Audience Ratings: Radio, Television, and Cable

By Hugh Malcolm Beville Jr. | Go to book overview
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cable (except by meters) and VCR time-shift usage. Concomitant with those questions are the measurement implications of frequent remote-control switching and consequent avoidance of commercials (known as zapping), especially among cable subscribers, and the fast-forwarding or editing out of commercials in VCR households.

Can diary weaknesses be overcome by peoplemeters? This question can only be answered when currently planned national services produce actual results in the 1987-1988 broadcast season. Even this test alone cannot answer questions about conditioning and panel wearout with peoplemeters. Additional time will be required. Even a positive answer would leave much of the nation without the benefit of the meter solution, so local TV ratings services have to press forward in quest of improved diary accuracy relative to cable originations. We can expect a serious search for viable means to achieve passive measurement systems to replace or supplement push-button peoplemeters.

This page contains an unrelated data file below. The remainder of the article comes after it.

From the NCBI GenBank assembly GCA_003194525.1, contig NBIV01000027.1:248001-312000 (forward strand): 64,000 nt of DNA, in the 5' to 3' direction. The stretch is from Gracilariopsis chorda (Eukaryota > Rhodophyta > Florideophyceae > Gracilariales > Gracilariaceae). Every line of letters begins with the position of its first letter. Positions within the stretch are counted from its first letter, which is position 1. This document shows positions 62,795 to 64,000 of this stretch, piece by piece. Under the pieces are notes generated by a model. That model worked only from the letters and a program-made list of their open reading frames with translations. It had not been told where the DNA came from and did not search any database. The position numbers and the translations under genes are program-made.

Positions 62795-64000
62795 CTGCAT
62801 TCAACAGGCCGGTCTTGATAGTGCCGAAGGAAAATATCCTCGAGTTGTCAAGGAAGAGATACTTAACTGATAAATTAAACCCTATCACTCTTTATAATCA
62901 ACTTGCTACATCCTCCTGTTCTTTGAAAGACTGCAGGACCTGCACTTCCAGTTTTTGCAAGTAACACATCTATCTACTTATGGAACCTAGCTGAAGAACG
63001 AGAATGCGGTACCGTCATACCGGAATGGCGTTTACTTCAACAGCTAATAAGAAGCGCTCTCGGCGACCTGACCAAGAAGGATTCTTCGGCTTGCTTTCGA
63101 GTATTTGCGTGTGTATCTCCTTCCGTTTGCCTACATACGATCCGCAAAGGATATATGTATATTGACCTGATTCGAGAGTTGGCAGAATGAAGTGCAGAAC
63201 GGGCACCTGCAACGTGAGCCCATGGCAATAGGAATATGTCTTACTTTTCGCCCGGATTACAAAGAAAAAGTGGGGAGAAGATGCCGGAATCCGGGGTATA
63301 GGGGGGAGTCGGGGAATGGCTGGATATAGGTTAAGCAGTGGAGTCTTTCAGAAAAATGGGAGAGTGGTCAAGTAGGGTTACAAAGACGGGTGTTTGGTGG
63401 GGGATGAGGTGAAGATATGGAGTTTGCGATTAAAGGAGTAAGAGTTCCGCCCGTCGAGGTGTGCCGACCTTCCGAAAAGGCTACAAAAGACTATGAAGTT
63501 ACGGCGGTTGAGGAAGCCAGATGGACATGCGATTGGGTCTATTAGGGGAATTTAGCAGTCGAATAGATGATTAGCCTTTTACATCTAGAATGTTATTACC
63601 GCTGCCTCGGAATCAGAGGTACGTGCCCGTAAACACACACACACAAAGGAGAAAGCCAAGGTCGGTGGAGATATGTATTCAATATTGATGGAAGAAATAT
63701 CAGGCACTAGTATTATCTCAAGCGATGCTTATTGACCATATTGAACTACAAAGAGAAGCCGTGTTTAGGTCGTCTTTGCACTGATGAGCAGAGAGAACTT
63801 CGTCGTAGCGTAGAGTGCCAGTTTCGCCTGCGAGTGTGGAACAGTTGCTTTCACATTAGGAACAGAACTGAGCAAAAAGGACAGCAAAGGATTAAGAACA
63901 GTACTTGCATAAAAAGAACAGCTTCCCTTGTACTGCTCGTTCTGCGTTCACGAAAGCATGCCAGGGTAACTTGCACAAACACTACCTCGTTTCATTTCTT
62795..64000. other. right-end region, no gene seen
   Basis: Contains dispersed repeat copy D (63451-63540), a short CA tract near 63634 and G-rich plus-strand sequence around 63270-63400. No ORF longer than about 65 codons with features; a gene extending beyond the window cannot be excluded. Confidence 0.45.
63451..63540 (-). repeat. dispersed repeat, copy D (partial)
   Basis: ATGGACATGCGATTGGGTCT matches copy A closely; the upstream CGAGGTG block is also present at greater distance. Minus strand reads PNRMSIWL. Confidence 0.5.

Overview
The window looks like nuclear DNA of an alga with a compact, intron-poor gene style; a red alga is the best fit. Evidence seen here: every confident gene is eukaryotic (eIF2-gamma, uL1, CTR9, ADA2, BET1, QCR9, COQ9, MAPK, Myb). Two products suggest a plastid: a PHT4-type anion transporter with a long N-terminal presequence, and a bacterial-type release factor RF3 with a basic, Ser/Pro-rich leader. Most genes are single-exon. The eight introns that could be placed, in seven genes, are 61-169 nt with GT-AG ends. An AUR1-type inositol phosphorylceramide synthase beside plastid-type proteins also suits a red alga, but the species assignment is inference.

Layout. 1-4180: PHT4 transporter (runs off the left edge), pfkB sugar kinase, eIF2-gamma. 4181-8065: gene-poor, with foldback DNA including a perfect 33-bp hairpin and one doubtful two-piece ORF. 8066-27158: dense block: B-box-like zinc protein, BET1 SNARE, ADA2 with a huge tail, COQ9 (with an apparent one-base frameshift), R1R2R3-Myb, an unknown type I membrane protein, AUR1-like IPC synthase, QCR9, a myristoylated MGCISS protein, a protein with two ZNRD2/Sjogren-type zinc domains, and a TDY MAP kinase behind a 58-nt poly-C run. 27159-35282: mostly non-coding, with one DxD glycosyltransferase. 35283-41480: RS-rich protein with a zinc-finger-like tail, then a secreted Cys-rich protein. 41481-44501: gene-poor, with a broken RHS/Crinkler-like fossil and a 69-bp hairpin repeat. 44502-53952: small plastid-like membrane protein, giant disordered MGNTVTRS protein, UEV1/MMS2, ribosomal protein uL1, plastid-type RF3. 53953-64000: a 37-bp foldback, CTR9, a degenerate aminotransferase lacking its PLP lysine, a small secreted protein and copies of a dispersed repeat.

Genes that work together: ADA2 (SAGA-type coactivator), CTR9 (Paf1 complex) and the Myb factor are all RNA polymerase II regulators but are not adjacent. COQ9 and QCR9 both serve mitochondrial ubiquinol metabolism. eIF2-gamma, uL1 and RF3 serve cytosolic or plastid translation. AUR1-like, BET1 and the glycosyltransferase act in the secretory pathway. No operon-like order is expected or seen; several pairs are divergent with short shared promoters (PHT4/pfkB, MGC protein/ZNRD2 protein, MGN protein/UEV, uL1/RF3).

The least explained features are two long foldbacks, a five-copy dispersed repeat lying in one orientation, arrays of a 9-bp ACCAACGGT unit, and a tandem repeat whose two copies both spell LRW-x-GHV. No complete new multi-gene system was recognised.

Over the years the methods and the accuracy of ratings systems have frequently been challenged. However, the integrity, objectivity, and fairness of the people delivering the audience numbers have rarely been questioned. This is the legacy of Crossley, Hooper, Nielsen, Roslow, and Seiler. These pioneers set ethical and professional standards that have been carried on by their successors. May we see the imprint of their principles on those services that may emerge to measure electronic media audiences in the future.

Few people were as successful as David Samoff not only in foreseeing the future but in making it happen. Some examples are his 1915 vision of mass radio audiences receiving music, news events, and sports results over a "Radio Music Box," his founding of NBC to provide quality radio service, his foresight in 1929 in backing Vladimir Zworykin to successfully pursue electronic television, his determination to launch commercial television at the New York World's Fair in 1939, and his indefatigable pioneering and $200 million commitment to compatible electronic color (now used in 90 percent of U.S. households) in the face of vicious competitive attacks.
"IRTS, Brings Big Names Together," Broadcasting, February 6, 1984, p. 52, a report on the twelfth annual faculty/industry and college conference of the International Radio and Television Society.
"Enhancement--Next TV Set Revolution," Television Digest, March 19, 1984, p. 11.
Sandra Salmans, "Cable Operators Take a Bruising," The New York Times, March 4, 1984, Section 3, p. 1.
"TCI Buys Pittsburgh System," "Television Digest", March 26, 1984, p. 6.


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